Also part of the ETC will be the Institutes for Manufacturing Innovation that make up the National Network for Manufacturing Innovation. They will show how regional hubs leverage public-private partnerships to strengthen the position of U.S. manufacturers. Each hub has a special focus, as presented at IMTS:
America Makes (additive manufacturing technologies)
Power America (energy efficiency)
Digital Manufacturing and Design Innovation Institute (reducing the time and cost of manufacturing)
American Lightweight Materials Manufacturing Innovation Institute (new alloys that cut weight and promote automation)
To learn more about the ETC at IMTS and to register, visit imts.com.
This robotic deburring cell was one of the items that caught the attention of the 3DRV touring reporter.
Although we have written about ITAMCO in the past (read this article and this one), it’s good to see this precision machining company getting positive mention in a recent article posted online by Forbes. The author, TJ McCue, visited ITAMCO as part of his eight-month, cross country tour to investigate the impact of 3D digital technology and advanced manufacturing.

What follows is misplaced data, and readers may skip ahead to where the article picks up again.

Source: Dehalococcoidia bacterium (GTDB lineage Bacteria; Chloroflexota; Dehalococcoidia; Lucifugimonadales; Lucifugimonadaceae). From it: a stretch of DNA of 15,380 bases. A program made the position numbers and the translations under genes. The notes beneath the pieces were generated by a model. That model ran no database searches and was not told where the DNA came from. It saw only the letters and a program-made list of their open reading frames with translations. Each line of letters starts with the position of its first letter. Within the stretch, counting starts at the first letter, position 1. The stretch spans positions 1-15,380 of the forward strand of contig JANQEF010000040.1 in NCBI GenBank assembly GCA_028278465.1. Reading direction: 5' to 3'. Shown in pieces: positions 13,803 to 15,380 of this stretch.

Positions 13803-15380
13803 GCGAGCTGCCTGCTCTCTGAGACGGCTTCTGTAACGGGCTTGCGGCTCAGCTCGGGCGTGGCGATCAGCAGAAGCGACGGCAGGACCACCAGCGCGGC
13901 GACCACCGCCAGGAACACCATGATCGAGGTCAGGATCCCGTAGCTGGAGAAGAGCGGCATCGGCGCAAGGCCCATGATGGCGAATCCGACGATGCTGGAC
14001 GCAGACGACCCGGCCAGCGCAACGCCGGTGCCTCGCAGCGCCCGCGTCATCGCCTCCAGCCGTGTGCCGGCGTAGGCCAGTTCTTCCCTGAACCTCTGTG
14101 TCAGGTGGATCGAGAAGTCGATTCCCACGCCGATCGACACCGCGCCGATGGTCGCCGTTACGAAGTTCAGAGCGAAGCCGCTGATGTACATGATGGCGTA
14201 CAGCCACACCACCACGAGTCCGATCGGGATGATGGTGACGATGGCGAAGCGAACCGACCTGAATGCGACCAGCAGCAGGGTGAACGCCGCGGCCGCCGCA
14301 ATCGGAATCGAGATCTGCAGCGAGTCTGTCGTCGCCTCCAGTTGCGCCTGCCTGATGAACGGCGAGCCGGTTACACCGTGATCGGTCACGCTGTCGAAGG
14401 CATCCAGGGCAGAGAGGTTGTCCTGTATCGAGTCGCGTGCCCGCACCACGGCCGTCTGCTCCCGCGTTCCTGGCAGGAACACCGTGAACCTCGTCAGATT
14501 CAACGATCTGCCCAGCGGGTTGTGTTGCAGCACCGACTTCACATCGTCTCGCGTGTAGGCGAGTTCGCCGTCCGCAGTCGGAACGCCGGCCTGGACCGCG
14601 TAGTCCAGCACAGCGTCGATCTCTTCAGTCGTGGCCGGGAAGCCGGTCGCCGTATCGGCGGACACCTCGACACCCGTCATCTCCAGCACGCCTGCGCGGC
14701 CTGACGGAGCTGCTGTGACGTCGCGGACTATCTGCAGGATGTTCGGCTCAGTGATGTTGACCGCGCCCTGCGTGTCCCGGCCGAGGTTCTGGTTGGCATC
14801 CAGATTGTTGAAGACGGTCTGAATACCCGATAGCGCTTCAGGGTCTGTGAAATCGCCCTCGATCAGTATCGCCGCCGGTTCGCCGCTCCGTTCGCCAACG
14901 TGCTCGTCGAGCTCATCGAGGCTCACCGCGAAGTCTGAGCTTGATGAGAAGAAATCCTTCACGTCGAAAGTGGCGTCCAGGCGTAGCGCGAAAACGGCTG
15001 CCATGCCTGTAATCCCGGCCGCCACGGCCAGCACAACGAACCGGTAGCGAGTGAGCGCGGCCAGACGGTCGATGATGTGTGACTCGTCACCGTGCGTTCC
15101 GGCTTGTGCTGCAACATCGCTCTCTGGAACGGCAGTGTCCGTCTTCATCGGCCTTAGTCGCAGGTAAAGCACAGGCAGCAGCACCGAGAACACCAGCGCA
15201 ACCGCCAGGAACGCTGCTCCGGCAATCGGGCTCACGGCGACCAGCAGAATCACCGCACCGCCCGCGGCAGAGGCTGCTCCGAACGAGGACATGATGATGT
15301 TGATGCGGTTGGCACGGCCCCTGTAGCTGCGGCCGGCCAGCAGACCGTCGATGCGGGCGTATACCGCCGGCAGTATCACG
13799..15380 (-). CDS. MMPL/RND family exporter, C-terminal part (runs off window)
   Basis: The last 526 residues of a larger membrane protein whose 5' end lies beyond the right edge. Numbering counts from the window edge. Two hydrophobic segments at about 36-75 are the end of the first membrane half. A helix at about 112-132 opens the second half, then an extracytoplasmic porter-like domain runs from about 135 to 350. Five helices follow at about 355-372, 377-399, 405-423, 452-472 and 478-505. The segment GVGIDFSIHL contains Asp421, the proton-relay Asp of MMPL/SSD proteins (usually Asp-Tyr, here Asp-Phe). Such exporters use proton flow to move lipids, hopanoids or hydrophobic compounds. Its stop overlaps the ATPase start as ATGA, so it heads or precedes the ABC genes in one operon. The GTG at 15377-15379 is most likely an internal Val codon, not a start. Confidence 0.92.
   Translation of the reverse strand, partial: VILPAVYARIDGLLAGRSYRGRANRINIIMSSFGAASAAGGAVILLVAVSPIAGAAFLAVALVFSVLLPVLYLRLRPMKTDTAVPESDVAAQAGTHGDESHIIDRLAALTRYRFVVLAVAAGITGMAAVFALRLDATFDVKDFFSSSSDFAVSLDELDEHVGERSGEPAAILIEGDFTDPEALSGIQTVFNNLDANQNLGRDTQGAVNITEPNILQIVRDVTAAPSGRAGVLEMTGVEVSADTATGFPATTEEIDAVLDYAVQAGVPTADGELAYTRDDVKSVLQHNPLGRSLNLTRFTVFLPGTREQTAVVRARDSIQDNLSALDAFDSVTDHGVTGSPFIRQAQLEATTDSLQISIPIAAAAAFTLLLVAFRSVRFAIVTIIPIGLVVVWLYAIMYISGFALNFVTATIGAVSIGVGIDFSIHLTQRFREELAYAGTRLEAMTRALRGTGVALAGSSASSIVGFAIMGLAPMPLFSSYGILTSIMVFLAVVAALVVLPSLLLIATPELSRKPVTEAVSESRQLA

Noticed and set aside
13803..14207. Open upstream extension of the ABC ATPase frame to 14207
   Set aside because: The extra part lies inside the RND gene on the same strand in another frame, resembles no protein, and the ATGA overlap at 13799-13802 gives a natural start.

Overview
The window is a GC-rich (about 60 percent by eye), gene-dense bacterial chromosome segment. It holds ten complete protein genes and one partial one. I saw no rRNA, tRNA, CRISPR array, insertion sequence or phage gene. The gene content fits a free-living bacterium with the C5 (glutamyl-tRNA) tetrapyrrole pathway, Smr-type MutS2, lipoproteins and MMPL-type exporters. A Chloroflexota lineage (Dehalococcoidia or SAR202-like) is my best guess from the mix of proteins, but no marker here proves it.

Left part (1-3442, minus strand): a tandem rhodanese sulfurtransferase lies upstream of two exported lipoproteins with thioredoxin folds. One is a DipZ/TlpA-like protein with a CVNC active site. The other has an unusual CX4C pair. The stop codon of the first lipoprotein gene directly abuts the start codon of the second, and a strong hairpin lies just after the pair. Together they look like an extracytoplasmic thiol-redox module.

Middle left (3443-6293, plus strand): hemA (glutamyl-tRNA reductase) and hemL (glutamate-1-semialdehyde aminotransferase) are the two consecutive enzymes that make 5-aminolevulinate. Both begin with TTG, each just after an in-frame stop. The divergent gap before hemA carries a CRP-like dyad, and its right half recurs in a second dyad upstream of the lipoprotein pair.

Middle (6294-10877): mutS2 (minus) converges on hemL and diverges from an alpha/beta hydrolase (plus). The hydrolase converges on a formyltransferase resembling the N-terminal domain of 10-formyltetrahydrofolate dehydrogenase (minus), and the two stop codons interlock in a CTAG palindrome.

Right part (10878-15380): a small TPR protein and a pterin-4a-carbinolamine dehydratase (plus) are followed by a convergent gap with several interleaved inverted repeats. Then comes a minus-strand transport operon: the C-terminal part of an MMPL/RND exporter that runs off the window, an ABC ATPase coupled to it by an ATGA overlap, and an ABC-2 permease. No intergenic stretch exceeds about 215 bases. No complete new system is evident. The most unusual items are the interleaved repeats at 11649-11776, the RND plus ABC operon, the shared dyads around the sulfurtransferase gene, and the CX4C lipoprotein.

The article helps get an important message about advanced manufacturing and its challenges to a larger general audience that follows important developments in business. For example, one of the challenges reported by the author, who visited ITAMCO for a perspective on small to midsize manufacturers in America, is the difficulty of finding skilled employees locally to run advanced manufacturing equipment. Likewise, pointing to ITAMCO’s efforts to help structure and fund an innovative high school program is a good example of the radical solutions required.
I spoke to Joel Neidig, the Technology Manager at ITAMCO about the visit by the 3DRV road tour. I’ve made several editorial visits to ITAMCO’s main plant in Plymouth, Indiana, so I was curious about how this visit was different from mine.
For one thing, TJ McCue arrived in his famous, distinctively decorated RV, which is serving as his home away from home during the tour. “He carries a 3D printer, 3D laser scanner and high-end camera and video gear with him,” Joel tells me. The RV tour is sponsored by Autodesk, Stratasys and other tech companies.
On the day-long tour, TJ asked the right questions about ITAMCO’s manufacturing operations and understood its significance, Joel says. “He was especially interested in the high school program and was eager to meet the students and instructor there.” Joel learned that, because TJ had taken shop classes himself as a student, he could easily see how different today’s programs have to be to meet today’s needs.
Now that the Forbes article has been posted, I asked Joel what kind of feedback he has received. All of it has been positive, he says, especially from the vendors working with ITAMCO. “Most of all, I'm glad to see manufacturing get this kind of positive attention. There’s definitely more interest from the public in manufacturing and how its image is changing,” he says.